The cult of the rogue democratic politician

The cult of the rogue democratic politician

Ruthless was once the preferred adjective to describe Bobby Kennedy as attorney general in his brother’s office. Former assistant to Joseph McCarthy (really), Bobby Kennedy in 1963 gave his consent for the FBI to listen to Martin Luther King. Listening was kept under wraps until 1968, but Bobby’s style without a prisoner as attorney general reflected the staunch realism that was one of the main selling points of JFK’s presidency. Democrats would no longer be seen as marshmallow men unwilling to go from start to finish with the Soviet Union like Adlai Stevenson and Hubert Humphrey, both defeated by Kennedy for the 1960 nomination.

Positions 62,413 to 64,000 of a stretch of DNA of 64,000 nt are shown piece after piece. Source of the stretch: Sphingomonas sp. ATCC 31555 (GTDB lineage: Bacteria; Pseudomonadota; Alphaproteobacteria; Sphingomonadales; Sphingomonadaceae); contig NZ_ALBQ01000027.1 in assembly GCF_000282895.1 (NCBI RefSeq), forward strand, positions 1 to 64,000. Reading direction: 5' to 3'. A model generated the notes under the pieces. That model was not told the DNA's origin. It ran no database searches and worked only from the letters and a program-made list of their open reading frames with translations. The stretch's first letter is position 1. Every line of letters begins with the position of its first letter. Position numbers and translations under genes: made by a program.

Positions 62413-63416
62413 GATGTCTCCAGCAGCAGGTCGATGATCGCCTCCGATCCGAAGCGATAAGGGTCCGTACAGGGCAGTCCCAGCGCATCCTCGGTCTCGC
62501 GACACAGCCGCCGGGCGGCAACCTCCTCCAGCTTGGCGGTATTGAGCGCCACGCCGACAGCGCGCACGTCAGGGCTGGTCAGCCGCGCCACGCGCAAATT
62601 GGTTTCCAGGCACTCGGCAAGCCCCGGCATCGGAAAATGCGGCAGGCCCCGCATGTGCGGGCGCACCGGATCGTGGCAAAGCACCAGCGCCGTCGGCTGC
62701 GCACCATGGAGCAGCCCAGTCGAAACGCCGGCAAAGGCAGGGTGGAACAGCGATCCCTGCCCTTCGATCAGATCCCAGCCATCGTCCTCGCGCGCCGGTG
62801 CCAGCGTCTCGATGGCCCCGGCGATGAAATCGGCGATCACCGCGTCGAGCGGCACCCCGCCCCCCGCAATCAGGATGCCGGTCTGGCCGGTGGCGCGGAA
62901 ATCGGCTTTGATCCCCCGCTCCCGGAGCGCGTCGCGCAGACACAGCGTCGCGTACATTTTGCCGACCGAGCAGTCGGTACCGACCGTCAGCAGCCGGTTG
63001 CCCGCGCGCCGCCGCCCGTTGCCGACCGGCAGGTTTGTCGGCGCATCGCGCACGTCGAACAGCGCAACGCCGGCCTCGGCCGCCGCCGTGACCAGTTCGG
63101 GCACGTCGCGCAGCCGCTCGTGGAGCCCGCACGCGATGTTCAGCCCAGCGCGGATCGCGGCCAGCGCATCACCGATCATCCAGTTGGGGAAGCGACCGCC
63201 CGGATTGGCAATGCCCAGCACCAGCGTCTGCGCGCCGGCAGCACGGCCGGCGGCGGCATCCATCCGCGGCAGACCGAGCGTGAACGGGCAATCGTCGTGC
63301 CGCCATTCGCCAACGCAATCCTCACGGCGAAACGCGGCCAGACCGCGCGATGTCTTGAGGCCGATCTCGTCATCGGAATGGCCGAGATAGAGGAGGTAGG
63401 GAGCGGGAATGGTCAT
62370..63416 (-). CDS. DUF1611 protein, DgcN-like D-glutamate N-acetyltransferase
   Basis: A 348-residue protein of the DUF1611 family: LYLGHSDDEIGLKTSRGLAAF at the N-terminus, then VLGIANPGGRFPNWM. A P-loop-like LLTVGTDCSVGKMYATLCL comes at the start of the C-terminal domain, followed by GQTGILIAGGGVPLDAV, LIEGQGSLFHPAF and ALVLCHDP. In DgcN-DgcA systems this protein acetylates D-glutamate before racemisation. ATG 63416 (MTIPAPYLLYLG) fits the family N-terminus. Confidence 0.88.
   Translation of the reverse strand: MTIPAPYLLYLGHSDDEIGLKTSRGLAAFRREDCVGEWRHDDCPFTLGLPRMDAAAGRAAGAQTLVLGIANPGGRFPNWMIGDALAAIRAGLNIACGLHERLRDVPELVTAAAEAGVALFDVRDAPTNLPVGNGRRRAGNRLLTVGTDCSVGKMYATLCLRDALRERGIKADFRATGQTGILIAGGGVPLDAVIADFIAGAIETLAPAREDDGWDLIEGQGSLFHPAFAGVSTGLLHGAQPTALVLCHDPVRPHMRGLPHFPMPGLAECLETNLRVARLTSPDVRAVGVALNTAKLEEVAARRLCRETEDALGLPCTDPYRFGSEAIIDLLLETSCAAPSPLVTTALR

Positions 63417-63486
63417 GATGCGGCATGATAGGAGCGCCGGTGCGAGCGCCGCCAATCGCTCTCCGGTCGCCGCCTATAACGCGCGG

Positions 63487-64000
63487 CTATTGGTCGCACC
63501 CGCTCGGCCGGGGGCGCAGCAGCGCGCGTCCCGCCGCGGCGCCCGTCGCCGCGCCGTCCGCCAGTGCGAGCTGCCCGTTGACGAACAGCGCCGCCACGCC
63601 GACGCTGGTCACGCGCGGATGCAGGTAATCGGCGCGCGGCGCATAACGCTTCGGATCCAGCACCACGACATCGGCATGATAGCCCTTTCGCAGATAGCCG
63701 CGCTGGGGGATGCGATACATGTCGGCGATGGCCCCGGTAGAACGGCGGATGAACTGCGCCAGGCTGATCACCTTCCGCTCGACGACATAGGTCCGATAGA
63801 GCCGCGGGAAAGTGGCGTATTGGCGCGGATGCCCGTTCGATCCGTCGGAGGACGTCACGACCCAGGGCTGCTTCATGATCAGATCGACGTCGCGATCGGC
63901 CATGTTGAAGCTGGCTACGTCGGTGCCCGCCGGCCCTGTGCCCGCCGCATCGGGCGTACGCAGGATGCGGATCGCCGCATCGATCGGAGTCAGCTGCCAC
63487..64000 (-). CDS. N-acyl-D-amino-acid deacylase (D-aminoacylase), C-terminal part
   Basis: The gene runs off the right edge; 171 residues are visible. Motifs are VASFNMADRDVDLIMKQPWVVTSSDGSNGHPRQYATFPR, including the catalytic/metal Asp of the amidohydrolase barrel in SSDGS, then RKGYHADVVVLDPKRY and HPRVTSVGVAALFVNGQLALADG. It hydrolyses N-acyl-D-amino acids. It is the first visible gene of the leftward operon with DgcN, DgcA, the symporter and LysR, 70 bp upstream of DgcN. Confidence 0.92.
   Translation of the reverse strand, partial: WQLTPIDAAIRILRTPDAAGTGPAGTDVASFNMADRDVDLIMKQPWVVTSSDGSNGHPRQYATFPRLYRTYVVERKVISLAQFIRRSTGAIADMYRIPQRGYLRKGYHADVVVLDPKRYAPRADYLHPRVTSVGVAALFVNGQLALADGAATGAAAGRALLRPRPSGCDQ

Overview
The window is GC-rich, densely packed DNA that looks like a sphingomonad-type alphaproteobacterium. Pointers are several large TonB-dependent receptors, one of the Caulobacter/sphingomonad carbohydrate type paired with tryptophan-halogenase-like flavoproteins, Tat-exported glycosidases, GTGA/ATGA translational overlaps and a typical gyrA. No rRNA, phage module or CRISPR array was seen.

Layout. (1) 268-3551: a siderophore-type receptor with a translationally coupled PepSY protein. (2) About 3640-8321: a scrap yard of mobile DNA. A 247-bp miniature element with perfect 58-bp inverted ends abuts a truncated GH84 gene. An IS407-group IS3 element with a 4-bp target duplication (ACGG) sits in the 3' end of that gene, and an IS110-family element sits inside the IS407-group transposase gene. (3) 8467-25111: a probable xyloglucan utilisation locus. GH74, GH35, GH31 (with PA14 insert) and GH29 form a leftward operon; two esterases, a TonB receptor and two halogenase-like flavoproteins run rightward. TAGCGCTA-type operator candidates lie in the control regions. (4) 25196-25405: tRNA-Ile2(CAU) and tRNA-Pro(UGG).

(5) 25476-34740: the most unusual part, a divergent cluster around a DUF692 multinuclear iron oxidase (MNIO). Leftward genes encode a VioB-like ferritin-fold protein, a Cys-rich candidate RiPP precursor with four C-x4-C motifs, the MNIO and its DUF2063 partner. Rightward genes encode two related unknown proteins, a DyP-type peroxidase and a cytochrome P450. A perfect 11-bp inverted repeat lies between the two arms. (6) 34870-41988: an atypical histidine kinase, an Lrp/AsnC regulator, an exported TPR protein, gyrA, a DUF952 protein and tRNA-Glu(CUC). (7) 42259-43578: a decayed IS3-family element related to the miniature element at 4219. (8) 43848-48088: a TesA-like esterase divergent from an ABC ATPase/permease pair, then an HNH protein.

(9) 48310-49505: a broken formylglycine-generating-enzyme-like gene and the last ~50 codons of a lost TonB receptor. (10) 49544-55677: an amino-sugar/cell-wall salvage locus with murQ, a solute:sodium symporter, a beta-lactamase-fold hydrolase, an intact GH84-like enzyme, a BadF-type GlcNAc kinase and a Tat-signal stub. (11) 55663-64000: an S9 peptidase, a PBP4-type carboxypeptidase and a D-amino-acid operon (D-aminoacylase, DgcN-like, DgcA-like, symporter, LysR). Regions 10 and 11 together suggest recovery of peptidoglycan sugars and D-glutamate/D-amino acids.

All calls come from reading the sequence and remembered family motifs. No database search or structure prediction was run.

Lyndon Johnson later adopted many of the same tactics. Her rude humiliation to her loyal collaborators makes Andrew Cuomo’s rebuke to Albany insiders resembling a chapter from Rebecca of Sunnybrook Farm. Both as Senate Majority Leader and President, LBJ was known for Johnson Treatment, a persuasive technique that was both a threat, a relentless argument, and part of promises of favors like contributions to the Church. Texas tanker campaign.

Emanuel and Cuomo both grew up hearing echoes of the Kennedy and Johnson years and perhaps subconsciously singled out their approach to politics. But rogue behavior was not Johnson’s real political strength. Johnson was able to pass the historic legislation of his presidency – the Civil Rights Bills, the Creation of Medicare, and the War on Poverty – not only because of his harassment, but mostly because of a …


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